Encore une fois

It is among the tenets of our faith that zombies can be cured. And there are a lot of zombies in France, according to the political sociologists. These are the people from the more traditional regions, which long resisted the Revolution and the lashings of laïcité that followed through nine or ten more generations. From materials sent me by a concerned priest, I learn that they are now called “Catholic zombies.” This because, while among the walking, spiritually dead, who no longer attend the Mass, or otherwise engage with the living Church, they still have basically Catholic attitudes. Many were even baptized, once upon a time. Which is to say: they are a bunch of terrifying reactionaries, who don’t kill their babies and think marriage should be cross-sexual. (Sometimes a million or two of these zombies march on Paris.)

Verily, it is the teaching of our Church that anyone can be saved, even Hitler. Though truth to tell, it may be too late for him. A religion which holds that the dead rise will have a natural affinity for zombies. Though I’m not sure I would want to take that theological observation too far. Rather, I would rephrase it to say, once a Catholic always a Catholic, even if a Catholic who is bound for Hell. It does not follow he will get there, however; for as Father Brown put it:

“I caught him, with an unseen hook and an invisible line which is long enough to let him wander to the ends of the world, and still to bring him back with a twitch upon the thread.”

This may strike my non-co-religionists as abstruse. But they may always read G. K. Chesterton for themselves. (Or Brideshead Revisited, wherein it was famously quoted.)

Indeed, I would say it of the whole of Western Civ, and cite myself as an example. For my people took their leave of Catholicism five centuries ago. A very long thread, to be sure. But look, I am back.

Verily, we live in a zombie civilization, which seems sometimes to have severed itself from its origins in Our Lord Jesus Christ, and yet is at the present day still hacking and thwacking at the invisible thread. And why? Because secretly it knows itself to be still attached — that it is still Western, and even Roman in the strangest freaky ways. The zealotry, the frenzy of the progressives, who never can believe they have freed themselves, so that they “move on” from one outrage to another, is curiously the best evidence for this. Little things — even a little thing like Trump — can drive them to hysteria. They thought all that was buried; they thought they’d put the stake through it. They thought they were on the right side of l’histoire.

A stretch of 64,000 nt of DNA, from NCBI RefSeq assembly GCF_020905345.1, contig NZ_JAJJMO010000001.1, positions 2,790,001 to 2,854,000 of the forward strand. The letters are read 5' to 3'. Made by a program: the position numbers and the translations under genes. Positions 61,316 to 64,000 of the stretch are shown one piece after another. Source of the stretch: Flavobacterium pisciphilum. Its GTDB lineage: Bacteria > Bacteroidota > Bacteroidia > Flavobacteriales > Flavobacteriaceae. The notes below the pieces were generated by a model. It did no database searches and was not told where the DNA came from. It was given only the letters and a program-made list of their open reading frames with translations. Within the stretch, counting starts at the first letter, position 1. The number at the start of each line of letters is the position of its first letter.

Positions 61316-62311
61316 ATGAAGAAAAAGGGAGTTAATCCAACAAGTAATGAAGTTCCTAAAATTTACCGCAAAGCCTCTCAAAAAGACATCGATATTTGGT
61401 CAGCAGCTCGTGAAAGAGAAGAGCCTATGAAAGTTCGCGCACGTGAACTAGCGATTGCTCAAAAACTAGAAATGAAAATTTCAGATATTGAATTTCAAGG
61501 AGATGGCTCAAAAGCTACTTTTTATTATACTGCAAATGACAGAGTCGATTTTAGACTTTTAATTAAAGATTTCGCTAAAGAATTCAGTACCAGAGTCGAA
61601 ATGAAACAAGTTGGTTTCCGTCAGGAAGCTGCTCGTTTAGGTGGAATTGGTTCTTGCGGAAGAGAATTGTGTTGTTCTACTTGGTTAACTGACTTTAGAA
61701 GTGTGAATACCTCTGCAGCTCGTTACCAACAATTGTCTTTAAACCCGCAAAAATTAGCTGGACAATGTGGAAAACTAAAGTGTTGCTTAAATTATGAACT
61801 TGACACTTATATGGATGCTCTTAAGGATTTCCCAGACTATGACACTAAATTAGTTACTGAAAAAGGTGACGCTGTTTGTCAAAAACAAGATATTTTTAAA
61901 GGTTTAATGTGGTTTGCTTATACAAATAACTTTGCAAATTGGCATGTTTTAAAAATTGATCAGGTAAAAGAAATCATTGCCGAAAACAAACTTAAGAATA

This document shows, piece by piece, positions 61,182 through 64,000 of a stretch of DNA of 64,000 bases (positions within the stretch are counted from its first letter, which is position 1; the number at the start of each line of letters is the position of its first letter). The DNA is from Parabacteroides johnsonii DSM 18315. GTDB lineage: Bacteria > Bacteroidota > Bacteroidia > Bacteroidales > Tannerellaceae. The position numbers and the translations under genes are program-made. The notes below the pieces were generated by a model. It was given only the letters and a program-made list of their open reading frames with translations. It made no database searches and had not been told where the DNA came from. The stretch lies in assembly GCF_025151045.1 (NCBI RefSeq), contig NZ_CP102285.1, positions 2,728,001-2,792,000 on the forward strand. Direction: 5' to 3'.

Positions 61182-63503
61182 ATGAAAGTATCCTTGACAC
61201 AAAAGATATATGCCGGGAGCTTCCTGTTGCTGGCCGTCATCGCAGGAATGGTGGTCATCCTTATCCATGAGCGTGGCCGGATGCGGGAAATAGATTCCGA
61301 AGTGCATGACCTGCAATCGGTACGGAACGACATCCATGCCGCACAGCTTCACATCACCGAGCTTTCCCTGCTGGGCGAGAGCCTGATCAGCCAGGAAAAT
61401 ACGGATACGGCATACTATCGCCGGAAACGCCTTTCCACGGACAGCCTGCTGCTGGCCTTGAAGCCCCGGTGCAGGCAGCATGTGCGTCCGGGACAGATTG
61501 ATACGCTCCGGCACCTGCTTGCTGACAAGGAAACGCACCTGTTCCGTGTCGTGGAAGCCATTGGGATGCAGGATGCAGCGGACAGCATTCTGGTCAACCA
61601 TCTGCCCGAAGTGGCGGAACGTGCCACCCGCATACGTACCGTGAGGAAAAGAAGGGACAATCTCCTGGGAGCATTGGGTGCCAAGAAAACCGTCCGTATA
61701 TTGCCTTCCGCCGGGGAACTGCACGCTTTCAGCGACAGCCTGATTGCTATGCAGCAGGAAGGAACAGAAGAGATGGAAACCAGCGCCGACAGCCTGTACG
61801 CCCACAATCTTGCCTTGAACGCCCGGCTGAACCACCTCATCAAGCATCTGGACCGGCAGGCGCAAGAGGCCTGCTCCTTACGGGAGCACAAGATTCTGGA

And there it is, trailing with ghastly wounds and swaddling gauze — the undead, vestigial Christianity.

The stuff to which I was referred (here, for starters), wanders along this line. The mere rise (from retirement) of the politician, François Fillon — self-declared Thatcherite, but also notoriously practising Catholic — was the occasion for this delightfully shrieking headline in the progressive daily, Liberation:

“Help, Jesus has returned!”

But of course, they overstate the political significance. The zombies are for the most part still zombies; only some of them are cured. Patience, patience. They make only a blip in the demographics; enough perhaps to turn an election or two, but not and never enough to “change history.” Here today and gone in the next newspaper headline. Put not thy faith in demography.